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HomeNewsVaticanJulian Paparella: what I'm going to tell the Synod of Bishops

Julian Paparella: what I’m going to tell the Synod of Bishops

We’ve heard the presentation and listened to the General Secretary explain its aims, we know that the over 300 Synod Fathers gathered in the Vatican Synod Hall will produce a final document, and that there are 34 young people who will have the precious opportunity to address the Synod on “Young People, the Faith and Vocational Discernment” and even have an impact on its outcome. But who are they?  What are their expectations for the next three busy weeks? What does it feel like for them to have been chosen to represent their peers and raise new issues at such a crucial event for the life of the Church?

I had a word with 25-year-old Julian Paparella from London Diocese in Ontario, Canada.   He followed a degree in biology with a Masters in Theology at the Institut Catholique de Paris and is currently working as Campus Minister at McGill University in Montreal helping accompany students in their faith.

Julian told me of his great surprise upon receiving the invitation from the Catholic Bishops’ Conference of Canada to participate in the Synod

Julian’s involvement with the Canadian Catholic “Salt & Light” TV where he has interned and his experience at the Catholic Institute in Paris were probably the reason, he said, his name came to the fore when the bishops were asked to select a candidate.

“I was surprised and I hope I’ll continue to be surprised” he said as he begins this experience, “a great gift” during which he has been asked to serve the Universal Church.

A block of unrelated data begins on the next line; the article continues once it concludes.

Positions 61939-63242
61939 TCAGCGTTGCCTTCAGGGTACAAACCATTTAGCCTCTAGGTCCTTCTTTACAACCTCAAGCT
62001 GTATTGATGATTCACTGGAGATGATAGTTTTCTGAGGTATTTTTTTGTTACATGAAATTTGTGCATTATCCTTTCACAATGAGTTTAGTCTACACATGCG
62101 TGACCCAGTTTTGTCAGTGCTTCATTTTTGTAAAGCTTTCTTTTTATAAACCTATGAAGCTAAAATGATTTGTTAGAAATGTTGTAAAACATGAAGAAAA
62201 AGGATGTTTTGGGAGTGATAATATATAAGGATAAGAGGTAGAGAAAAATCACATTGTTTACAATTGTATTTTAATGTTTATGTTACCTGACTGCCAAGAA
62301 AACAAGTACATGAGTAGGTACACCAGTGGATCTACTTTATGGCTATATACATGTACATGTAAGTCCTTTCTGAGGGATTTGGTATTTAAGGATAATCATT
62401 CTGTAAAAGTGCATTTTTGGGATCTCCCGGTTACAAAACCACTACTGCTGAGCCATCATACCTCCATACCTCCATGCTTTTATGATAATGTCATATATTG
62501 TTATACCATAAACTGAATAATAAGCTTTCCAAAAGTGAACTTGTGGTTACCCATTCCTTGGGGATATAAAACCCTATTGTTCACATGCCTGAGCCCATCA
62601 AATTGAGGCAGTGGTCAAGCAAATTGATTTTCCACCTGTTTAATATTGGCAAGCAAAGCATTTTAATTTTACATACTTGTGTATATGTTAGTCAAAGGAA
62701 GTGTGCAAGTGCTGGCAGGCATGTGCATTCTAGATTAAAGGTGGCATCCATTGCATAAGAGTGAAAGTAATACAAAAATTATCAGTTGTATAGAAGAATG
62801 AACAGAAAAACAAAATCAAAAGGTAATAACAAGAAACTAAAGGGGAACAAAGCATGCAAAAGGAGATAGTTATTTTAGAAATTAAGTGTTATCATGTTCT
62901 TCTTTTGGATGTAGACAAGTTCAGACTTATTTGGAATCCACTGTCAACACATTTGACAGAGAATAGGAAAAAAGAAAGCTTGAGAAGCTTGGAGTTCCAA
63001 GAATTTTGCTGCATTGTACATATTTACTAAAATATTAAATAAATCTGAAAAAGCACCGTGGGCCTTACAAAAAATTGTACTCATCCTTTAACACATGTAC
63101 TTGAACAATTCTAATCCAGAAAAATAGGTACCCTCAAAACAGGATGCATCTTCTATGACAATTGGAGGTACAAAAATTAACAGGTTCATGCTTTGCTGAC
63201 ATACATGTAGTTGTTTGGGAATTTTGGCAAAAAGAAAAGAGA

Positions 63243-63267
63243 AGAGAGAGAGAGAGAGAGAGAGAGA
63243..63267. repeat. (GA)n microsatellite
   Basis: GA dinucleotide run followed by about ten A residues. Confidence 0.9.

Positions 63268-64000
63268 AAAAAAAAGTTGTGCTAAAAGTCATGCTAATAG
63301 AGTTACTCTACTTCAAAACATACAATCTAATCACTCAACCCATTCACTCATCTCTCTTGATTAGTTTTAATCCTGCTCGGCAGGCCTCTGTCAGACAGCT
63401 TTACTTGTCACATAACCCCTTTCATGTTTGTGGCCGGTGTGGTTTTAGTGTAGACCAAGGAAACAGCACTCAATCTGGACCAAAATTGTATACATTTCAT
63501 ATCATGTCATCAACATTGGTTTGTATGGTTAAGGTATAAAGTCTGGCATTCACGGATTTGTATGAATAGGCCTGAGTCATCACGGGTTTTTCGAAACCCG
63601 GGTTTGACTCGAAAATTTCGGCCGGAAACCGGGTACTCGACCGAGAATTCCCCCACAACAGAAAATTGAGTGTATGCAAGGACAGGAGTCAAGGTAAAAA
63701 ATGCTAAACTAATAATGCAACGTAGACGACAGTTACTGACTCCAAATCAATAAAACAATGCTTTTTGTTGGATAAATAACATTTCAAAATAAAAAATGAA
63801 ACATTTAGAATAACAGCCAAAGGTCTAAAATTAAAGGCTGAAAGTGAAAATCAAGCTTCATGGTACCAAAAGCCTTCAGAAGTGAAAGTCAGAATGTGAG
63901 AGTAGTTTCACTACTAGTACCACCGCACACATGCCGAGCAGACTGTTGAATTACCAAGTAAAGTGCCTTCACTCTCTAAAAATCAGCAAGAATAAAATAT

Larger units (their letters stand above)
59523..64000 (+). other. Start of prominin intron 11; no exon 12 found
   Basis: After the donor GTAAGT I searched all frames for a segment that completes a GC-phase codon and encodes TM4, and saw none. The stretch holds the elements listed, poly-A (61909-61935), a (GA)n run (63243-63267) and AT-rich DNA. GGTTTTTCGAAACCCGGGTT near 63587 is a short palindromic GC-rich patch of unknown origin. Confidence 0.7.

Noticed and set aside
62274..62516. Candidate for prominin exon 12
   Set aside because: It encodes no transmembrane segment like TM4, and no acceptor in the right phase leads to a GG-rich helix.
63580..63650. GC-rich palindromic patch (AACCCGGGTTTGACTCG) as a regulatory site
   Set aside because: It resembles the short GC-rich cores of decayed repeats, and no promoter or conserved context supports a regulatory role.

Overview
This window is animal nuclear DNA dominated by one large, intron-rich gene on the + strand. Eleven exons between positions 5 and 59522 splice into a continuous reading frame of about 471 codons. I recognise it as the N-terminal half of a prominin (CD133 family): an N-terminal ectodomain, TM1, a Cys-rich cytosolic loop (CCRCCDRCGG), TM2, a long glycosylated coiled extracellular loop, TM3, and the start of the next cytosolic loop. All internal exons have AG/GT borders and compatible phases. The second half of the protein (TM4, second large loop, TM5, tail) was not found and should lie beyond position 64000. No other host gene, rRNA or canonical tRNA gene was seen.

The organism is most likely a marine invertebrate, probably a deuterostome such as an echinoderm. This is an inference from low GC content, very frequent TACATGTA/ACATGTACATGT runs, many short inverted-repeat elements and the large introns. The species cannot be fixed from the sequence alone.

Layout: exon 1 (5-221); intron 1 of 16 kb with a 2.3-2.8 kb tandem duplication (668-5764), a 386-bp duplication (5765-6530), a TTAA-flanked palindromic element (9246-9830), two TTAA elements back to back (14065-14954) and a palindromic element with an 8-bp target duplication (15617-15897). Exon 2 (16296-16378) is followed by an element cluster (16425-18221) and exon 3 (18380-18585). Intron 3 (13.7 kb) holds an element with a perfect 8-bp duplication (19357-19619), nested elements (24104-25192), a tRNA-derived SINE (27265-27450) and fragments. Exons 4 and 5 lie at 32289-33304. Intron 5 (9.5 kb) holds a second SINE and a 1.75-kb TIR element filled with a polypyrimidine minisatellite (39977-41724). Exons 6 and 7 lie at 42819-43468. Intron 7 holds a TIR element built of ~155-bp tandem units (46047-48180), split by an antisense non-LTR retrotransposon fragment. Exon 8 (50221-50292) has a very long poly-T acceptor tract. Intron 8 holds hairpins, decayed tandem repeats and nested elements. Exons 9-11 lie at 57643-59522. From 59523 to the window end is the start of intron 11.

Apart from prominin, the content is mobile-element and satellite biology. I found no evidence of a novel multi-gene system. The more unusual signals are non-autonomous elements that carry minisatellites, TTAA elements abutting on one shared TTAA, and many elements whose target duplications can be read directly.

A voice for young people

“I’m just hopeful that I will be able to serve in this capacity, as a voice for young people, trying to make the Synod Fathers,  the Holy Father, more sensitive to the current realities and needs of young people”.

Julian stressed that he will not be presenting his own views and opinions, but “the questions and the needs of young people, their concerns, their questions of faith, their lived reality so that the Church can better accompany young people of today”.

A perennial need to re-adjust

Julian spoke of what he sees as a constant need for the Church to continue to re-engage with young people and really be in their midst pointing out that those needs and concerns will constantly evolve.

“With every new generation there will be a need to re-evaluate, re-understand what young people are living”, how can the Church be better present to walk with them towards Jesus, he said.

He pointed out that there certainly is a need right now in the Church for re-adjustment and expressed his appreciation for the fact that the Pope sees that and has responded with something as significant as a Synod of Bishops but, he said “I don’t think that need will ever go away”.

Jesus Christ will never be irrelevant

Reiterating his deep belief that the Gospel will never be irrelevant for young people, Julian recalled the words of Saint Pope John Paul II when he said “Jesus Christ is the answer to the question posed by every human heart”